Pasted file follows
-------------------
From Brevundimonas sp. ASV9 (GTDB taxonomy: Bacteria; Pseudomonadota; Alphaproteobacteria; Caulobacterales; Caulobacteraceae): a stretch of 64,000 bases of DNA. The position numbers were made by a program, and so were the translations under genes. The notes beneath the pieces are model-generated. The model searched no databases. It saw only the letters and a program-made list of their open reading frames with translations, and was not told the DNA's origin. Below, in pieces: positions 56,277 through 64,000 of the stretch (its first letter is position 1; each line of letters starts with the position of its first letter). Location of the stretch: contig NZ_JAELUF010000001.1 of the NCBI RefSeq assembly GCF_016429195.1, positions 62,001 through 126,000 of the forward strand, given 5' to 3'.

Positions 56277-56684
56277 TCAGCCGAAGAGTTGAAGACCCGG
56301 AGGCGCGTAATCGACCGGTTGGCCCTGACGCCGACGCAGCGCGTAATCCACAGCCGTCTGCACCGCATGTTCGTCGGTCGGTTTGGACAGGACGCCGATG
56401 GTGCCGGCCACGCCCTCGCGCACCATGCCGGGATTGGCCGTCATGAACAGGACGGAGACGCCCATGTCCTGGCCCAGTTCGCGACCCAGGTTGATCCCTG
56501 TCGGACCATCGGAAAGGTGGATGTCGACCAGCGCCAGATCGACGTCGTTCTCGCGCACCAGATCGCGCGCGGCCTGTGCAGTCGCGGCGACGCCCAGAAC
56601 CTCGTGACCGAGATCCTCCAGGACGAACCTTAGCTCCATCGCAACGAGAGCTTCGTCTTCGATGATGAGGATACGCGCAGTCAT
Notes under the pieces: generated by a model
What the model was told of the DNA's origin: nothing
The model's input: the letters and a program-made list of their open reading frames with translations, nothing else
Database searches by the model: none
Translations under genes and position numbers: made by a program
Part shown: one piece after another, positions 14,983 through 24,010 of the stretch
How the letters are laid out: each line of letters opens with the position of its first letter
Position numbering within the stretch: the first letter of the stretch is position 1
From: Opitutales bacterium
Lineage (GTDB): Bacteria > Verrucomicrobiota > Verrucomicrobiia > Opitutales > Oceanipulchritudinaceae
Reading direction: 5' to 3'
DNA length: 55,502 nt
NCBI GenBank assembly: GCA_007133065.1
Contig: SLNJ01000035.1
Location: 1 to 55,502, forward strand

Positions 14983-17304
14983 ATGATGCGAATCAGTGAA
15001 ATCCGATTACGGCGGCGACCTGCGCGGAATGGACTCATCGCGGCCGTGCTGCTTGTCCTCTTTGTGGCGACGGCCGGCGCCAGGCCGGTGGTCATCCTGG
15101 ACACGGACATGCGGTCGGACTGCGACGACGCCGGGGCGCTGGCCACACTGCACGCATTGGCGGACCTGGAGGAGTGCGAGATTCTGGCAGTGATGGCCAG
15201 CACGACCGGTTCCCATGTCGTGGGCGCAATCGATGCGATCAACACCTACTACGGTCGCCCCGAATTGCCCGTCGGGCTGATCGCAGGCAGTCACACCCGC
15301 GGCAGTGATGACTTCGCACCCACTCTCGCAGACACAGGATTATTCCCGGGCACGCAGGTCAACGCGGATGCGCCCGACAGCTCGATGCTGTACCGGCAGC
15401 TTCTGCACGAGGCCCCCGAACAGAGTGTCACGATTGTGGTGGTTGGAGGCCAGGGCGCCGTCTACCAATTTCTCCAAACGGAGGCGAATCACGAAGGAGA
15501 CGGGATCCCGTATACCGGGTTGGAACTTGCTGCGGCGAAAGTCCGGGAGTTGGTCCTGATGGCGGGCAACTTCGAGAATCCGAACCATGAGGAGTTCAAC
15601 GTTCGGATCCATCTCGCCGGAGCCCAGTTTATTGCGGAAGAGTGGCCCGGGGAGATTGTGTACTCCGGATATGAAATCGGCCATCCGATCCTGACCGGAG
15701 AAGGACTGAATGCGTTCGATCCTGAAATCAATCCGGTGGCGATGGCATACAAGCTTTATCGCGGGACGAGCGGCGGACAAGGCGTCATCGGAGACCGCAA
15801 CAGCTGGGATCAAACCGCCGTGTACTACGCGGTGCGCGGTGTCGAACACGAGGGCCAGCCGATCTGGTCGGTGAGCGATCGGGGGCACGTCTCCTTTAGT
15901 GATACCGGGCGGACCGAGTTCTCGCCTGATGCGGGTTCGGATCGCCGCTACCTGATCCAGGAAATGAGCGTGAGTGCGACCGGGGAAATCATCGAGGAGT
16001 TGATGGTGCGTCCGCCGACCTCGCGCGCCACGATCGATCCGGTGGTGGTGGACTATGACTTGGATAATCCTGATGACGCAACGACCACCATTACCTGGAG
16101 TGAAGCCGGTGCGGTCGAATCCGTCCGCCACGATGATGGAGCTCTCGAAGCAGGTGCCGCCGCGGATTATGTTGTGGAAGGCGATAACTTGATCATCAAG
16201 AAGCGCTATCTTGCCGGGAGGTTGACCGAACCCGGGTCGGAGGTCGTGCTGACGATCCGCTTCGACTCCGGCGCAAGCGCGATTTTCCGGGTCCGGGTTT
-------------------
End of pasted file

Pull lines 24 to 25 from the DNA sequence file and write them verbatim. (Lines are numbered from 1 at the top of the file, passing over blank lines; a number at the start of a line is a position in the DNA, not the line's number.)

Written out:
14983 ATGATGCGAATCAGTGAA
15001 ATCCGATTACGGCGGCGACCTGCGCGGAATGGACTCATCGCGGCCGTGCTGCTTGTCCTCTTTGTGGCGACGGCCGGCGCCAGGCCGGTGGTCATCCTGG